Canadian Insurance - Canada FAQ
The informal name for the Canadian public health insurance
system is Medicare, or assurance-maladie in French. The system is defined within the framework of the Canada Health Act and clarified by the provincial legislation
. Under the Health Act, all legal persons, who are permanent residents, are unrestricted to receive the corresponding “insured” services, without having to pay additional fees for healthcare services. A health card is issued to every Canadian national and Permanent Resident and the card entitles them to all basic care. These services fall under the category “medically necessary” if they are offered in a hospital. The bulk of the health spending is financed by public sources – around 70 percent, and the rest is either paid through private insurance, or in cash. Different services are paid for in different manners – payment for almost all physician services and around 90 percent of hospitalization and tests comes from public funds, but dental, vision care, infertility problems are almost exclusively paid for privately. Most services, however, are provided by private entities.
Some of the Canadian insurance companies
, offering life
and health insurance are The Moncton-based Assumption Life, in operation since 1903; the Desjardins Financial Security Life Assurance Company, part of the operations of the Desjardins Group, which also provides retirement plans; the AXA Group, which is a division of an international conglomerate, operating on four continents; the Great-West Life Assurance Company (dating back to 1891) is owned by the joint-stock conglomerate Great-West Lifeco and traded on the Toronto Stock Exchange
. The Great-West Life Assurance Company also owns the historic Canada Life Financial, based in Toronto
Some of the dental plans in Canada
are Dental Plan Ontario, Dental Plan Alberta, XQ Star Dental Plan Canada, etc. In general, the policy holder of dental insurance pays a premium for specified period against which the insurer is obliged to reimburse all expenses for the patient’s dental treatment. Unlike healthcare which is a responsibility of the government, dental treatment is not covered by a public health insurance system. The basic dental insurance policy in Canada covers: dental examinations, fillings, extractions, gum treatment, X-rays, crowns, and dentures. Individual dental plans may be extended to include family members. More comprehensive packages also include orthodontic surgeries, teeth whitening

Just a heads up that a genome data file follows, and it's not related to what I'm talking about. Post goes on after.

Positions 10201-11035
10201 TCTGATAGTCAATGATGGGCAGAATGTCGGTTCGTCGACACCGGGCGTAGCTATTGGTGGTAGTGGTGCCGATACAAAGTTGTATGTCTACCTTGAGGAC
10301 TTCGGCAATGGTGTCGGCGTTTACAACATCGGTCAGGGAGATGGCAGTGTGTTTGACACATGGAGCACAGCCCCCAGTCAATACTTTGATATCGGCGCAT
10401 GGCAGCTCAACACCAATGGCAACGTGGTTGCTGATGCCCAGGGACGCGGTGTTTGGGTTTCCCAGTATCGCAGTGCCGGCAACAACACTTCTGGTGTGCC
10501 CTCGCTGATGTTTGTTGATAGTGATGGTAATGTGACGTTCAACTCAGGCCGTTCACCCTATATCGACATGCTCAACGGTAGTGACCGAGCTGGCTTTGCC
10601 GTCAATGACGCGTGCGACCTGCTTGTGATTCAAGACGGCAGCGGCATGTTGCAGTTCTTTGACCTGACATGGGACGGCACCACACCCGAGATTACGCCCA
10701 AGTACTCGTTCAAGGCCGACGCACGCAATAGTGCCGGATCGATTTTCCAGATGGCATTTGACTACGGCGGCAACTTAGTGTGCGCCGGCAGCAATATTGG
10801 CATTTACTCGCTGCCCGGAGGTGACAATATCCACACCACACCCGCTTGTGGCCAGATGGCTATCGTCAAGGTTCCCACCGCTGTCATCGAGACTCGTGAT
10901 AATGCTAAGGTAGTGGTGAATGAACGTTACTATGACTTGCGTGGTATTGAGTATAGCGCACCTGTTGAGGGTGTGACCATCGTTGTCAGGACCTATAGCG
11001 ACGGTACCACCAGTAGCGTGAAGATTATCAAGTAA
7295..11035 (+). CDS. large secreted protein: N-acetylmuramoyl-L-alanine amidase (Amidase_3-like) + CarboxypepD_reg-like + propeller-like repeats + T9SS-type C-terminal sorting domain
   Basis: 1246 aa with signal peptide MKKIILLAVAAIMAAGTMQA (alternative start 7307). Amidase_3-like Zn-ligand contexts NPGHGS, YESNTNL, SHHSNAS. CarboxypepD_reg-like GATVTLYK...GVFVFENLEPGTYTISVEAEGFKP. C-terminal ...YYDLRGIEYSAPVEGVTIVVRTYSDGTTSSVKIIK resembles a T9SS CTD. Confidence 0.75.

, dental straightening, and oral prosthetics. Naturally, the premium for such coverage is higher. Another option is to purchase a group policy which covers a number of persons employed in a particular company or organization. The group insurance policy offers more benefits than an individual basic plan at a lower premium. The government offers a tax waver for expenditures on insurance premiums.
Public car insurance
in Canada is provided by only a few provinces – British Columbia
, whereas the rest offer private insurance plans. Basic insurance is obligatory in the country, and each province’s government decides on the minimum benefits, included in the car insurance package, and on what could be left out as options for those preferring additional coverage. Newfoundland and Labrador are the only provinces which do not require accident benefits coverage. This practice is a part of the widespread no-fault insurance, provided to victims of accidents. The term refers to a contract, under which the insurance company indemnifies the victim, regardless of their fault. No-fault insurance is popular in the United States and Canada , where victims are compensated without having to prove that they are not responsible for the incident generating the loss. They cannot look for other paths of reimbursement, like going through the courts to get recovery from other parties. In most cases, coverage for damage on the driver’s vehicle is not mandatory, but one exception is Saskatchewan, where collision coverage is included in the basic insurance.
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